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Pilots: Cameraman Kevin LaRosa IIPilots: Cameraman Kevin LaRosa II

Hollywood’s youngest aerial coordinatorHollywood’s youngest aerial coordinator

Kevin LaRosa II has heard the sound of engines and propellers for as long as he can remember.

Pilots Kevin LaRosa II

Kevin LaRosa II has heard the sound of engines and propellers for as long as he can remember. His grandfather flew P–51s and C–97s; his dad is a famous stunt pilot who ran strings of Cessnas and helicopters out of Southern California’s Van Nuys Airport. “I grew up at the airport,” he recalls, “and in grade school I started flying with my father on afternoon traffic watch flights and to airshows. He says I could have landed a 172 by age 12 if my feet had reached the pedals.”

Today he flies a variety of aircraft for an array of missions, but he’s best known as Hollywood’s youngest aerial coordinator. “Sometimes I fly the airplane being filmed, but usually the airplane doing the filming. And sometimes I’m on the ground with the director, using radios to tell other pilots how to make the story come alive.”

His father, Kevin LaRosa Sr., began taking him along on movie shoots at age 10. Kevin II (K2 to friends) started formal flight lessons at 14, soloed at 16, and got his certificate at 17. Now 29, he is already a veteran of countless air-to-air photo flights. “It’s a close-knit industry. Parents who are in it want their kids involved too,” he explains.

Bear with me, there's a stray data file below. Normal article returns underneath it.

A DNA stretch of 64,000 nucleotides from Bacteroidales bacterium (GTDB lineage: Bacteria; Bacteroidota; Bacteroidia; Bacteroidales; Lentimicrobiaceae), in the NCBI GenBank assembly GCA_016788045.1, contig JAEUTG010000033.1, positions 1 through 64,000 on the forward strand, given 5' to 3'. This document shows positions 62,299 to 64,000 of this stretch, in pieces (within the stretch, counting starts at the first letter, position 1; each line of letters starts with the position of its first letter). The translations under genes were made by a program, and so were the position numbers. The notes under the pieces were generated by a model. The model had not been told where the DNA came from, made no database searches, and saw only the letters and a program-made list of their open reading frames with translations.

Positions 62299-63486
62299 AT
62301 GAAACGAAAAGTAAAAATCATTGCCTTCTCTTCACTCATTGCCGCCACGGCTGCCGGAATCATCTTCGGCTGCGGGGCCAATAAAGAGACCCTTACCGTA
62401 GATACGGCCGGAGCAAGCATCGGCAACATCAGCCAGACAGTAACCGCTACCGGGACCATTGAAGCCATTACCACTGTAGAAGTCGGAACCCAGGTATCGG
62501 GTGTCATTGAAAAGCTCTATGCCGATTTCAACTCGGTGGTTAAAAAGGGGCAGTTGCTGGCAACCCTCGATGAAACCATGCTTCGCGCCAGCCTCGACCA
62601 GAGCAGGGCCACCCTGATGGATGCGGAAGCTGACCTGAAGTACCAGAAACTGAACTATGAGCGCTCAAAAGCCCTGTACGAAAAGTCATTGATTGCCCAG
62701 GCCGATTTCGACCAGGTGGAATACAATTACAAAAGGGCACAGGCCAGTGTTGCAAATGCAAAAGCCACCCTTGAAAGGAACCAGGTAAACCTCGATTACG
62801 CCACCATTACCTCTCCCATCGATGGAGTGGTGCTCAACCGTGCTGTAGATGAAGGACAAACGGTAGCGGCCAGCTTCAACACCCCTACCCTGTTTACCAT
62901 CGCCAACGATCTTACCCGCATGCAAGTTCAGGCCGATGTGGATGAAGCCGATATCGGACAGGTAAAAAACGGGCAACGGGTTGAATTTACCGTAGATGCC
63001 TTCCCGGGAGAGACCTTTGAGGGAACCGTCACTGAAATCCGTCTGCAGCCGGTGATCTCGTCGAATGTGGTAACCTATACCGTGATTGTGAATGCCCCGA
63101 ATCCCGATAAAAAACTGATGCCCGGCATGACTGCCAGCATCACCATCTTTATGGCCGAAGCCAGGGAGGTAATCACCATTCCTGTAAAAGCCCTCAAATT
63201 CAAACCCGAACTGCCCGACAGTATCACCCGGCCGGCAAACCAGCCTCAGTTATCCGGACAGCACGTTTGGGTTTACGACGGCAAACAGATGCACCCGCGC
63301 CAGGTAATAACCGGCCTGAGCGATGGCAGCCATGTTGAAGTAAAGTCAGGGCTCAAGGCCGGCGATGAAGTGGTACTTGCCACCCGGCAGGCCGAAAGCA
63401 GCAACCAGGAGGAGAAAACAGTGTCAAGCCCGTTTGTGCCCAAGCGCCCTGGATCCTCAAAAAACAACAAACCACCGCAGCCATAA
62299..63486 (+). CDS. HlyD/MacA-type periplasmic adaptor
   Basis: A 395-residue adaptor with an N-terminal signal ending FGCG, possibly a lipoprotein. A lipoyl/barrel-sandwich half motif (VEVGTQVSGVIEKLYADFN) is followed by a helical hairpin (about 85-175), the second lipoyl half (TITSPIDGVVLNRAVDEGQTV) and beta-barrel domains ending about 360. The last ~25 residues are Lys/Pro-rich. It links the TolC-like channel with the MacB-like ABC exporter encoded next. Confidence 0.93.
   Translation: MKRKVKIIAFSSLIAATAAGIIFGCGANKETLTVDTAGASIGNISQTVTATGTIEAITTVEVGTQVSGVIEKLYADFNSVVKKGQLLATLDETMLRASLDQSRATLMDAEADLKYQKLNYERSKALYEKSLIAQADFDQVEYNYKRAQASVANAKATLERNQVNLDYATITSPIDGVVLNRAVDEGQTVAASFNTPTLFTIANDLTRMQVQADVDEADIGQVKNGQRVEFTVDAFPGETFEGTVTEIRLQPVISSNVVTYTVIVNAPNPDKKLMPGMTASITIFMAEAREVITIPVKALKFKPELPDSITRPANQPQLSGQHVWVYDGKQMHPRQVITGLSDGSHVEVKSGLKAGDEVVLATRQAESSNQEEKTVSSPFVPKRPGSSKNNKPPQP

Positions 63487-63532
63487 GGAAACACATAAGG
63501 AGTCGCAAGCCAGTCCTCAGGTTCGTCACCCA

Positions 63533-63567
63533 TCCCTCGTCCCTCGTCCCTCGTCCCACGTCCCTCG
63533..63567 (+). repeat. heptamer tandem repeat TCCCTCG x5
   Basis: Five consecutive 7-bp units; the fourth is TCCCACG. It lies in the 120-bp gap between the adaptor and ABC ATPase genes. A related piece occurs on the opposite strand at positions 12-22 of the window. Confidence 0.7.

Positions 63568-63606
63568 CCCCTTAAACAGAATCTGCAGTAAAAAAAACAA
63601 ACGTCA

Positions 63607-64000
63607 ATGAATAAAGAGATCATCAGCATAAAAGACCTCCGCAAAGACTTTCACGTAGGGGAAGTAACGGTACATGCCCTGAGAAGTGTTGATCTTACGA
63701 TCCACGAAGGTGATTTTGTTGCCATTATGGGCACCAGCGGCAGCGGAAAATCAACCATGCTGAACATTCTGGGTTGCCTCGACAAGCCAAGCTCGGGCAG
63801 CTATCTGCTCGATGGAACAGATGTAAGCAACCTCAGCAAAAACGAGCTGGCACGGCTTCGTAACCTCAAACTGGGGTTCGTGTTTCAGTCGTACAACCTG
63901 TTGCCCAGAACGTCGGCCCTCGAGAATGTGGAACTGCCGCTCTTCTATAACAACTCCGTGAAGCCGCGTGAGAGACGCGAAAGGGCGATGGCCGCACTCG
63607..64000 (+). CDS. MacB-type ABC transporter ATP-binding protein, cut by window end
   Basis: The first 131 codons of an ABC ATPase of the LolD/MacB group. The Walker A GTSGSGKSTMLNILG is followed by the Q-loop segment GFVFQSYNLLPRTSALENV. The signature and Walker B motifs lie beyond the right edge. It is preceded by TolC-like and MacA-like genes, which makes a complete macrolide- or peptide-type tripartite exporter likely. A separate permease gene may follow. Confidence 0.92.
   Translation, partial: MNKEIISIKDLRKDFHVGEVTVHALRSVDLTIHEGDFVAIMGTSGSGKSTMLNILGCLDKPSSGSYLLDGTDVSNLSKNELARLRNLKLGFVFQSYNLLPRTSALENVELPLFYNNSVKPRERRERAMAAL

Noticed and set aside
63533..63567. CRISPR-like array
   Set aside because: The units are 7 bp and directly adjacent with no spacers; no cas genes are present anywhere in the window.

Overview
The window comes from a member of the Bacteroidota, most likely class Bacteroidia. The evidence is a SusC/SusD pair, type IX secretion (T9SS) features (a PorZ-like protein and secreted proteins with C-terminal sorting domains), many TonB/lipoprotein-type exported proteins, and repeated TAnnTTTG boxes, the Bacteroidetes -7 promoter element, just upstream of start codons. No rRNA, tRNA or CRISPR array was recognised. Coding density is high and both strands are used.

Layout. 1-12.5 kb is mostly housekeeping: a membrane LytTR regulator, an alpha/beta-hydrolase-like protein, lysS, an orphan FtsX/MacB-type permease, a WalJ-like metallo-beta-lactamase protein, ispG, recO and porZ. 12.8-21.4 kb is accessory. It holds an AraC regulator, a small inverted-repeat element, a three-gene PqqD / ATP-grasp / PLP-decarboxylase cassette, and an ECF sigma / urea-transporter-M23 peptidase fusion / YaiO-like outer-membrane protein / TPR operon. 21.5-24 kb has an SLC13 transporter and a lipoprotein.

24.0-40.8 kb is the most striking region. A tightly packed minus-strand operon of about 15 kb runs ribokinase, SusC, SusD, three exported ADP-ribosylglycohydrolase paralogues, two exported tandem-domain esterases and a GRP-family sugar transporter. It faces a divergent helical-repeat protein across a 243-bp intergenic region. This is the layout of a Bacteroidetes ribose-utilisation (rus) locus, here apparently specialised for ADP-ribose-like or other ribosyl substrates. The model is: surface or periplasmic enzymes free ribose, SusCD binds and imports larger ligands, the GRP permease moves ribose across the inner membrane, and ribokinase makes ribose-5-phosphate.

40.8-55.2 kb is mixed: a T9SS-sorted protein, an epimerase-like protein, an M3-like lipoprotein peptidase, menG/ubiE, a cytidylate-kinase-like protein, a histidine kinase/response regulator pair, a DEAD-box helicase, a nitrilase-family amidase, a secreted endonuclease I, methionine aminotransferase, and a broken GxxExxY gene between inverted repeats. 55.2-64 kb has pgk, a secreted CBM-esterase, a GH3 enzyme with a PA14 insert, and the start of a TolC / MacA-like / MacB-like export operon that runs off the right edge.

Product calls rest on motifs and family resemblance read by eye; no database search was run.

“My true passion is flying the camera plane, talking to the other pilots and directing them.” As lead pilot for Wolfe Air Aviation, a provider of aerial filming services, LaRosa’s main platform is a highly modified Learjet 25B. “I started flying Lears when I was 19. Wolfe’s 25B is basically a jet-propelled camera dolly. The straight turbojets give terrific acceleration and responsiveness. But you have to be real comfortable in it; you’re flying the jet, thinking like a camera, and directing other pilots—all at the same time.”

LaRosa flies from the right seat when filming jetliners for Boeing and other clients. “Airliner liveries read correctly on their left side, so we have to favor that side. I get better visibility out the right window.”

He never wears noise-canceling headsets. “The airplane is always talking to you, be it the vibration, a smell, a sound—I pay close attention to them all. You have to listen, to feel your aircraft. I don’t want to lose any noises.”

Logbook

Who | Kevin LaRosa II, motion picture aerial coordinator

Flying | Learned to fly in a Cessna 172 at age 12 on his father’s L.A. traffic watch patrols.

Hours | Has logged almost 4,000 hours, from Cessna 152s to AS350s to P–51s and Learjets.

Ratings | Airline Transport Pilot, airplane multiengine land, LR-Jet; commercial privileges, airplane single engine land, rotorcraft-helicopter

Extra | Avid water skier, plays rock ‘n’ roll drums, and drives a pristine 1956 yellow Ford pickup.

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